http://www.commondre...s01/0527-03.htm

Some highlights:

Quote

But a Palm Beach Post computer analysis has found at least 1,100 eligible voters wrongly purged from the rolls before last year's election -- the collateral damage from an aggressive and ill-conceived state plan to prevent felons from voting.

Hardly the 55,000 quoted elsewhere.

Quote

The company, now a subsidiary of ChoicePoint of Atlanta, produced a list of 42,389 "probable" and "possible" felons before last year's election.

Hmmm, so the list didn't even have 55,000 names on it. How odd!

Quote

But a review of state records, internal e-mails of DBT employees and testimony before the civil rights commission and an elections task force showed no evidence that minorities were specifically targeted.

Blacks make up nearly 49 percent of the felons convicted in the state, according to the FDLE, so any purge of felons would include a disproportionate number of blacks.

Records show that DBT told the state it would not use race as a criterion to identify felons. The list itself bears that out: More than 1,000 voters were matched with felons though they were of different races.

Oh, my! Was that the whole "purge was done on race" arguement I saw being tossed out the window? :eek4:

Quote

Some problems with the felon purge were inevitable. Computer databases are never perfect; they're only as accurate as the people putting information into them.

So state officials were left with two unpalatable options: Use strict guidelines in identifying felons and risk losing some, or use broad guidelines and risk catching non-felons in the net. The state chose the latter.

Even so, the number of voters wrongly disenfranchised by the felon purge appears to be far less than the "thousands" its critics have claimed.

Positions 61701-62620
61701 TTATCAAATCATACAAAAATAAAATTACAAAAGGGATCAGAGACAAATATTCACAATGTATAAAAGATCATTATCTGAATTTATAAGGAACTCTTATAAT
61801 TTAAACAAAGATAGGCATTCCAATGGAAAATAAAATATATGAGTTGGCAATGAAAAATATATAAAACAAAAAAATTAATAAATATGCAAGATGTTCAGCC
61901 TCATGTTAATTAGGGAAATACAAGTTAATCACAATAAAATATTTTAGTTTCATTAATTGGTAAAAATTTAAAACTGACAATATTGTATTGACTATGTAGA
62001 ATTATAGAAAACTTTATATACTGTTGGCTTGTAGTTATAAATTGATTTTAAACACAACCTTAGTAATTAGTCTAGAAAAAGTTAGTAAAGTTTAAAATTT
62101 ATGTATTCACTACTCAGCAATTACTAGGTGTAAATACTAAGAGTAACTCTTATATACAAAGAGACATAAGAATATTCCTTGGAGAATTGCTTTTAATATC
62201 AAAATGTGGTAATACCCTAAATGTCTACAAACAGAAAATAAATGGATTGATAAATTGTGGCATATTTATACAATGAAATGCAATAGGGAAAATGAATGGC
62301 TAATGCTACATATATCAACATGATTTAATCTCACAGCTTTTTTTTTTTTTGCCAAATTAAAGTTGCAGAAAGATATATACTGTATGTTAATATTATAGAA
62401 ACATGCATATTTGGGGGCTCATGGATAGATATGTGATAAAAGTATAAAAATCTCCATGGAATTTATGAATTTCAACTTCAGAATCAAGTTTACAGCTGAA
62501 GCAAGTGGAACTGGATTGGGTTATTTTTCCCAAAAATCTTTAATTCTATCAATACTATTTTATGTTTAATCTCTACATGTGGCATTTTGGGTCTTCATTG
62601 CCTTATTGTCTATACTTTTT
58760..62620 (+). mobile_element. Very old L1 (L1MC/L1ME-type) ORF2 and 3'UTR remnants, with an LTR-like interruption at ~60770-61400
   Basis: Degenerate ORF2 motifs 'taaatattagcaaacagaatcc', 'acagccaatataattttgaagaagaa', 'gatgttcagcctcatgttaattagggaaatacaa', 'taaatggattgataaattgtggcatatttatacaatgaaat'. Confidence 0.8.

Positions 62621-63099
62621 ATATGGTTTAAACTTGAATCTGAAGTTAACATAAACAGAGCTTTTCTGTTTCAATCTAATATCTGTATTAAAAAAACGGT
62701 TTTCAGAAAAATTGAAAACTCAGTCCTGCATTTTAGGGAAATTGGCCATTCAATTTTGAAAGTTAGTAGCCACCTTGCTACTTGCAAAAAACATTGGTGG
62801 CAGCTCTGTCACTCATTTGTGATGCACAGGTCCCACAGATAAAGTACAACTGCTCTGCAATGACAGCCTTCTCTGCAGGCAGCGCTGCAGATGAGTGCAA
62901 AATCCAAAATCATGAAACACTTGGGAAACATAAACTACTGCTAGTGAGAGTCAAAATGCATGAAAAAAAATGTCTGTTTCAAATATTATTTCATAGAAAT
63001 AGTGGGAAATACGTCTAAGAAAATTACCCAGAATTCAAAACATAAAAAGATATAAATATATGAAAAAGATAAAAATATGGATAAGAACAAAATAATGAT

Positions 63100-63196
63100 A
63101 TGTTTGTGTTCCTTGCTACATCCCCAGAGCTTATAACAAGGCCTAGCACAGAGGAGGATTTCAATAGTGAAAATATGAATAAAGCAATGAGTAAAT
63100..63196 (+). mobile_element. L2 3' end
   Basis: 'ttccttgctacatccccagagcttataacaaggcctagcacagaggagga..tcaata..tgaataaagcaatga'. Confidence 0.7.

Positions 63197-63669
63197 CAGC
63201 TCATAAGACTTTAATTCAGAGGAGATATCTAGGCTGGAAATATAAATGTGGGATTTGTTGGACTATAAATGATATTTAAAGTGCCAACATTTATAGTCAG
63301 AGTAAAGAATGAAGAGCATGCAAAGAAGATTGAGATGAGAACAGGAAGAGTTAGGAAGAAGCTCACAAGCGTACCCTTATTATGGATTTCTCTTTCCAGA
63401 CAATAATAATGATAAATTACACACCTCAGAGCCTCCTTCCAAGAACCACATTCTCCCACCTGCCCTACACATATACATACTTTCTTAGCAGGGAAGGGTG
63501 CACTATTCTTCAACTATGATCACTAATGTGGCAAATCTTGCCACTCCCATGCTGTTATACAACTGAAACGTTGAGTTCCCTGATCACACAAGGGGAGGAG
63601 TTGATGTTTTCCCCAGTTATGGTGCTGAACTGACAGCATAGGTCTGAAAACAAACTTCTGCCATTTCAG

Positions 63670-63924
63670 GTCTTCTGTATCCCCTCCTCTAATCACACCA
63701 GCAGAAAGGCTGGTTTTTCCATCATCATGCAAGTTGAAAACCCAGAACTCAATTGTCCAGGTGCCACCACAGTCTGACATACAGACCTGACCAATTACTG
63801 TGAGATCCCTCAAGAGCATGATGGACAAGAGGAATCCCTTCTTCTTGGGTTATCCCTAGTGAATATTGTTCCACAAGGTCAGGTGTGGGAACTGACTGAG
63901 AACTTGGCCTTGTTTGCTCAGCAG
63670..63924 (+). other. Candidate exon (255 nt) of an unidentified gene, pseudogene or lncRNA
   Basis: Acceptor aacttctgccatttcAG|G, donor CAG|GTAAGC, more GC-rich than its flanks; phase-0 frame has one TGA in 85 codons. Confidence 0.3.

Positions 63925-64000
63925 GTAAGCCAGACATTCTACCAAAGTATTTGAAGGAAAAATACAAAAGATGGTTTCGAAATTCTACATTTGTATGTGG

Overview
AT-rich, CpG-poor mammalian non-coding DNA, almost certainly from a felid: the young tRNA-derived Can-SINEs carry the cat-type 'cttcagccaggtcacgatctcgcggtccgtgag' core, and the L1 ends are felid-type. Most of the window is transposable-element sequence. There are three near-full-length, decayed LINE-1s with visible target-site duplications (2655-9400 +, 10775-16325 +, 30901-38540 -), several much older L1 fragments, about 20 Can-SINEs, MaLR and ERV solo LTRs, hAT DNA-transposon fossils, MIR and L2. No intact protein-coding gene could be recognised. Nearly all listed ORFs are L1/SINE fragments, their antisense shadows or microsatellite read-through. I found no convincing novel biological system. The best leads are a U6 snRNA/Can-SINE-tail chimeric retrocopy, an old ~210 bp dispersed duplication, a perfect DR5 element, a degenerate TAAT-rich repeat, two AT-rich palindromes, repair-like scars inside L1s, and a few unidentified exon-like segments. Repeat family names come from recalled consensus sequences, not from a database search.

Though DBT developed the list, it was up to the 67 county elections supervisors to use it.

The supervisors wrote warning letters to the suspected felons, giving them one to two months to appeal before they were dropped from the rolls.

Several supervisors said they ignored "possible" matches that were obviously wrong.

Many counties didn't use the list at all.

Ultimately, less than half of the names on the DBT list were purged, state records show.

You mean it wasn't automatically done by King Jeb and the nefarious Katherine Harris? Heavens to merketroid!

Quote

Felons had been voting

Controversy aside, most of the people the state prevented from voting probably were felons.

Of the 19,398 voters removed from the rolls, more than 14,600 matched a felon by name, birthdate, race and gender.

More than 6,500 were convicted in counties other than where they voted, suggesting they would not have been found by local officials without the DBT list.

So, in the end, though very flawed, the list did accomplish much of it's aim: to keep people from voting who had no legal right to vote. Now you may argue all you want that the law itself is a vestige of darker days, but that hardly makes it a great conspiracy to get Bush elected.

#31 gaius claudius

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Posted 28 September 2004 - 12:34 PM

Quote

Hmmm, so the list didn't even have 55,000 names on it. How odd!

Let's not split hairs about figures..55 or 42 thousand..both are equally disturbing..

Quote